- Third Place: $100 package of woodworking tools
- Honorable mentions: Various woodworking tools/supplies valued approximately $50 each
Sources for Inspiration and Techniques?
I’ve created a gallery on Pinterest of all kinds of stools collected from around the web, which you can see here. Below is a sampling: Follow Mark’s board Woodworking – Custom Seats and Stools on Pinterest.
Rules and Guidelines
How to Submit Your Project
- Register for the contest using the form at the top of the page. Free entry.
- Deliver your project on November 8, 2014.
- Pick up your project on November 14th or after. If you’re in the Tucson area, you can simply deliver and pick up your project at our Tucson store. We’ll arrange transport to and from Scottsdale for the judging and public display. Entries must be made in person either to our Scottsdale office or Tucson store. We won’t be able to accommodate crating and shipping individual projects that are shipped in from other parts of the country for this contest. Your stool is yours to keep after the contest. Judges will be using the week between November 8 and November 14 to make their selections.
Materials to Use
You do not need to buy your wood from Woodworkers Source in order to enter the contest. Wood is the focus of this project and you may use any wood you’d like. The seat can be upholstered or not. You can incorporate metal or other materials into the legs or support but we want to see wood as the focus.
There is no constraint on the design or style, let your own tastes be your guide. You can replicate a design or come up with your own. Use any woodworking process you want for creating your stool – such as turning, carving, sculpting, laminating, bending, tapering, etc, etc, etc.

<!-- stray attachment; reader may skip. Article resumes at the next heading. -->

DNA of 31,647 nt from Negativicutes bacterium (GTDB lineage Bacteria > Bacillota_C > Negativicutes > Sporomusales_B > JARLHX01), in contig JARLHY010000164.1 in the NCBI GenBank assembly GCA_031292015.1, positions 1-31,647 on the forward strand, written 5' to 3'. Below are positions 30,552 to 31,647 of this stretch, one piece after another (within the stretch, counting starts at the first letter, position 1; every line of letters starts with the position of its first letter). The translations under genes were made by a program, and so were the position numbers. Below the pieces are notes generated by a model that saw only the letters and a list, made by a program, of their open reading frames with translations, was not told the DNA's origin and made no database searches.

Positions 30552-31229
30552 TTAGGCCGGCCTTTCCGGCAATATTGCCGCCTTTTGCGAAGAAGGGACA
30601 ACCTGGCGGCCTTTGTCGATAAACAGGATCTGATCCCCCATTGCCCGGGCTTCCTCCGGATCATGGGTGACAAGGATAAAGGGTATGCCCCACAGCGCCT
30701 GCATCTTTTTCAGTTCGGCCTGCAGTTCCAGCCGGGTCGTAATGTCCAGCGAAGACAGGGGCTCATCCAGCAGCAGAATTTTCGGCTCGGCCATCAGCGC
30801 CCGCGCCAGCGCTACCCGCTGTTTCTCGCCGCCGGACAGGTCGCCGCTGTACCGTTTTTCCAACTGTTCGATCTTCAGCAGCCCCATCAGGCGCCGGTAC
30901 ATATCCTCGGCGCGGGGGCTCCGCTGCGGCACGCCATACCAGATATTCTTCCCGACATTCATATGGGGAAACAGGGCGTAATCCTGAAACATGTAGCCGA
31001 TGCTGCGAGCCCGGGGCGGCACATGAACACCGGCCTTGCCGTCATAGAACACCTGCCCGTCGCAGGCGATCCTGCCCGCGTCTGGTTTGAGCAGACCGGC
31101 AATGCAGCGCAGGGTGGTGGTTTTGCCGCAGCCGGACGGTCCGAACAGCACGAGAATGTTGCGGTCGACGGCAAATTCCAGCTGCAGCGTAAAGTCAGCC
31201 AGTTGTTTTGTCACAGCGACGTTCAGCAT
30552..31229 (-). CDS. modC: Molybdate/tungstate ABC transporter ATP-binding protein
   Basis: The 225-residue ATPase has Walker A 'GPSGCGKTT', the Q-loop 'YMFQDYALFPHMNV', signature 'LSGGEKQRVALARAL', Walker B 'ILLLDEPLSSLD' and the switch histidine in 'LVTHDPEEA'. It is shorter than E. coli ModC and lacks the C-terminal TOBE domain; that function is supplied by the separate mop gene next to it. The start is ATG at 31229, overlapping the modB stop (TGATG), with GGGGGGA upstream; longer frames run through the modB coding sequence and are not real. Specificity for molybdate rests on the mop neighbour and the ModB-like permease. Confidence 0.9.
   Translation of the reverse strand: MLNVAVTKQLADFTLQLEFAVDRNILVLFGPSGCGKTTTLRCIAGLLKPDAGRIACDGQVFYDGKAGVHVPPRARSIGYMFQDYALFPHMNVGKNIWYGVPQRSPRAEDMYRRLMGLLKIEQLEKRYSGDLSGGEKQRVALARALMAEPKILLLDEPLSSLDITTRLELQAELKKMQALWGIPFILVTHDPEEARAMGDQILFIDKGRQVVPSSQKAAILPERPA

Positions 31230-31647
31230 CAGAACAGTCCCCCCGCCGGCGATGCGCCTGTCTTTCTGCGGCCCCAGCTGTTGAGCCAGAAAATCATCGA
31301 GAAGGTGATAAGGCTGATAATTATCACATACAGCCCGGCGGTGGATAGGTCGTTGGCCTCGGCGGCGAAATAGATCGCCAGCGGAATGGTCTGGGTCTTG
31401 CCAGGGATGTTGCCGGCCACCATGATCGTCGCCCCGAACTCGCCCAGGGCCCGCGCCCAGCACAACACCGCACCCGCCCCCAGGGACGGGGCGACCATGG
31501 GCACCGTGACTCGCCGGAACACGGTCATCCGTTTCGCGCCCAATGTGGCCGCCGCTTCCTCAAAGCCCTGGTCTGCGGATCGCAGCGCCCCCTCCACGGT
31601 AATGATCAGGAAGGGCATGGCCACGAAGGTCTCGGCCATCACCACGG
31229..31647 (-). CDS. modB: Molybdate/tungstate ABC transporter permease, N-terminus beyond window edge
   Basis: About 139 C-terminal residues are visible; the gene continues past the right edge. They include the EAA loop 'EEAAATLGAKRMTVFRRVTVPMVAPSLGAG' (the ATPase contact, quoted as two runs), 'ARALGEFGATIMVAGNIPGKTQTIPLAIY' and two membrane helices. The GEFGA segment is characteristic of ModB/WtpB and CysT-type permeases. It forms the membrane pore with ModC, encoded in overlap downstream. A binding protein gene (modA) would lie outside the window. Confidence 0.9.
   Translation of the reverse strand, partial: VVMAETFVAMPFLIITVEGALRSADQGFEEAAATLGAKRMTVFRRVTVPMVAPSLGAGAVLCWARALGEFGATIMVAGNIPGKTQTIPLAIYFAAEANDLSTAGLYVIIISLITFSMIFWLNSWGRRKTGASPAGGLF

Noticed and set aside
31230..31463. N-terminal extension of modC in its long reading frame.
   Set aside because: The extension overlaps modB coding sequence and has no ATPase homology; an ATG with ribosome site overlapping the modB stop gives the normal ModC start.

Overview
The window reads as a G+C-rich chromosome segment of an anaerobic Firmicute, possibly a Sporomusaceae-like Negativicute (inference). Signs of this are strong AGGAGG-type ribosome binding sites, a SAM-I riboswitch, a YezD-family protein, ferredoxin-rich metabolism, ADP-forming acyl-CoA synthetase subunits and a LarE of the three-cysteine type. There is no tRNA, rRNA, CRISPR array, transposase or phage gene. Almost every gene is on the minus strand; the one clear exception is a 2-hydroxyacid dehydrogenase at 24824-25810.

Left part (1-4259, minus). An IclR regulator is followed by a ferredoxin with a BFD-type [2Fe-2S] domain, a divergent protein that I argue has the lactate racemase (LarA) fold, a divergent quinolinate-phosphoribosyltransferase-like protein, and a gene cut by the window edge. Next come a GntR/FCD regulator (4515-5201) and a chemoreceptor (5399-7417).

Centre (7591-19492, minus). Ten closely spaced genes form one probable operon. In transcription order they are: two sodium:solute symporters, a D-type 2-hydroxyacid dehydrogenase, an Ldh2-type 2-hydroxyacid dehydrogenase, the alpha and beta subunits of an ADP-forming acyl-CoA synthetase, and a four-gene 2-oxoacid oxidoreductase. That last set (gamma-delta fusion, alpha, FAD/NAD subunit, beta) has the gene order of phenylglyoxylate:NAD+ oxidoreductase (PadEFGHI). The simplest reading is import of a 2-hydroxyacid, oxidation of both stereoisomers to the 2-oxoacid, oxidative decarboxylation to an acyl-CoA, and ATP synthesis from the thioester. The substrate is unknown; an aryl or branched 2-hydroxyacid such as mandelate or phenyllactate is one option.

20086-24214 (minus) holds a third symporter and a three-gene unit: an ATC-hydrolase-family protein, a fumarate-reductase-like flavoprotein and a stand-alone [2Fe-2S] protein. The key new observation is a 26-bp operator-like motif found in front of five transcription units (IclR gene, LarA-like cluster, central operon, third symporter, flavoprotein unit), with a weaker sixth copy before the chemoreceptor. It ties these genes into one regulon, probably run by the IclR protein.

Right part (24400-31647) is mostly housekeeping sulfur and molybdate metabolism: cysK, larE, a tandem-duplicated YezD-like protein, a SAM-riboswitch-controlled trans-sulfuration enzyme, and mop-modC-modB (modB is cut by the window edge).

Does the Project Have to Be New? How Many Can You Enter?
We prefer that you enter a project you build specifically for this contest, but that’s not a hard and fast rule. So, if you want to enter a stool you have already built, take a close look at it and determine if it needs to be refinished, waxed or polished. If it’s scratched or faded from time and use, do what it takes to refresh it so that it makes the best impression – this is, after all, a contest. You can enter more than one stool as long as they are different. There is no need to enter more than one if they are from a matched set.
A winning entry will have a fabulous finish. You can use any finishing process; you can use stains, dyes, glazes or any clear wood finish you want. We encourage you give your project the best impression with a well-done finish. Start your project sooner rather than later to allow yourself plenty of time to get a good finish. It takes time for finishing and staining products to dry between coats, and it takes time to polish your finish to your desired sheen, so give yourself time to do it well.
How Do You Build a Stool?
See these woodworkers who build custom wood stools:
- Wharton Eshrick – furniture maker of the early 1900s until his death in 1970, his home outside of Philadelphia, PA is now a museum www.whartonesherickmuseum.org